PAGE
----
I have heard a few people complain that GMail doesn’t support GPG. Perhaps those people haven’t thought about that issue for very long. I believe that GMail is an excellent way to deal with your e-mail. However, I also firmly believe that GMail will never offer PGP/GPG support. I mentioned this in a previous post, but I wanted to expand on it here.
First of all, there’s the technical reasons. You can’t have your webmail encrypt/decrypt your mail for you if it doesn’t have the keys, and storing your private keys on the GMail servers and then typing in your passphrase when sending mail is hardly a way to guarantee privacy. It’s not even “pretty good” privacy.
One great thing about webmail is that you can access it very easily from any computer. While having the webmail system store your keys is OK as long as it’s *your* webmail system (running on a server you own and control), typing in your passphrase at a random web kiosk to send an encrypted mail is probably not a good idea. If you’re paranoid enough to use GPG to encrypt your mail, you certainly wouldn’t use an untrusted machine to do so.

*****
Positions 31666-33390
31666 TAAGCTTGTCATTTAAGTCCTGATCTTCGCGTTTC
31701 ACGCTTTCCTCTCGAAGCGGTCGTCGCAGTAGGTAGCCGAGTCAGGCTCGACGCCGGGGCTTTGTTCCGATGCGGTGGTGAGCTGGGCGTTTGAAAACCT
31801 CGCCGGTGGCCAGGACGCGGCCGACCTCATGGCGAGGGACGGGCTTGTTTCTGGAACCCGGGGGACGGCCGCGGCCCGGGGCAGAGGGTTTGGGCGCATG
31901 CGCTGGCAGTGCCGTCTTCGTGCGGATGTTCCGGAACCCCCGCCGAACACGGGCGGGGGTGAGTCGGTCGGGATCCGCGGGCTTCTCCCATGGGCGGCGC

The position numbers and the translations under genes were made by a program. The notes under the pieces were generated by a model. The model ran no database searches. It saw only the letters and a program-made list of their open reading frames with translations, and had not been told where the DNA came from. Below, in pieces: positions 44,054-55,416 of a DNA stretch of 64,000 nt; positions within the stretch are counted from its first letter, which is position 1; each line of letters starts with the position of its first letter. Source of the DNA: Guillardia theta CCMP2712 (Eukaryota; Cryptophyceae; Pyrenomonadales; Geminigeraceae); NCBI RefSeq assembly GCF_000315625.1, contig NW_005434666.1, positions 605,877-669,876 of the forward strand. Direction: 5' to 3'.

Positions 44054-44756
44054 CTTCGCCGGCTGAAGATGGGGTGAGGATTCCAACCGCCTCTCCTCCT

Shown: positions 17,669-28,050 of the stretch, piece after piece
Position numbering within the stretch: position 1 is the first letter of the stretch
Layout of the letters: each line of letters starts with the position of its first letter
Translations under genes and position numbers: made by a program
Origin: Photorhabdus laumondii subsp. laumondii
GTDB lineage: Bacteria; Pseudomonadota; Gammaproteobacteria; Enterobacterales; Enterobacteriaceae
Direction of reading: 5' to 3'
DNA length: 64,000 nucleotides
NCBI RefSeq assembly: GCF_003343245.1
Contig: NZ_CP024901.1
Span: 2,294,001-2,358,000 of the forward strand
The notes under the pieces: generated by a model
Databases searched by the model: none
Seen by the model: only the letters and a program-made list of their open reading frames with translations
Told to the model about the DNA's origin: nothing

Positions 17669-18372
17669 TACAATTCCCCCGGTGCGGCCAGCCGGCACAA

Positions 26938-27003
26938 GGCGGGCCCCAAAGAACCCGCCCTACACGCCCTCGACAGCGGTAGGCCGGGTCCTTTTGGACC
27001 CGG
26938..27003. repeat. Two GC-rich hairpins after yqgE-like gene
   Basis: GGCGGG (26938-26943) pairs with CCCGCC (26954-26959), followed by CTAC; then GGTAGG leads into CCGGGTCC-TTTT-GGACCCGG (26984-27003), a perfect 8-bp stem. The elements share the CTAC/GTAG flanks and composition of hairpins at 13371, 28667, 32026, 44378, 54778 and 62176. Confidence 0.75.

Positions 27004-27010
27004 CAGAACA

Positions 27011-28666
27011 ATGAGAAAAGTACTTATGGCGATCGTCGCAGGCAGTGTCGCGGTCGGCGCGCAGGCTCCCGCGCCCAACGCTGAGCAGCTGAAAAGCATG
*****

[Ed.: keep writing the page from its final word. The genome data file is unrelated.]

Secondly, encrypted mail goes against the GMail business plan. If you recall, GMail reads your mail and presents ads with matching content. If your mail was encrypted, GMail wouldn’t be able to do that. End of story. Thus GMail will *never* support encryption.
Thirdly, the biggest feature of GMail (the searching) would be nullified if your e-mails are encrypted. How is it supposed to search through your mails if it can’t read them?
“But,” you might object, “it would be nice to be able to just sign my mails, not necessarily encrypt them.” The technical objections still stand. The signatures work in a similar way to encryption, and GMail would need your key and passphrase to sign things. The other objection is that the purpose of the signature is to verify that the e-mail indeed came from you. If your key is already stored on the GMail server, then someone who gains access to your GMail account (say, using a key logger to get your password) can get your passphrase in the same exact way. This, to me, means that in this case the GPG signature is hardly worth more than the fact that the mail was sent from your GMail account (which can be verified through the mail headers).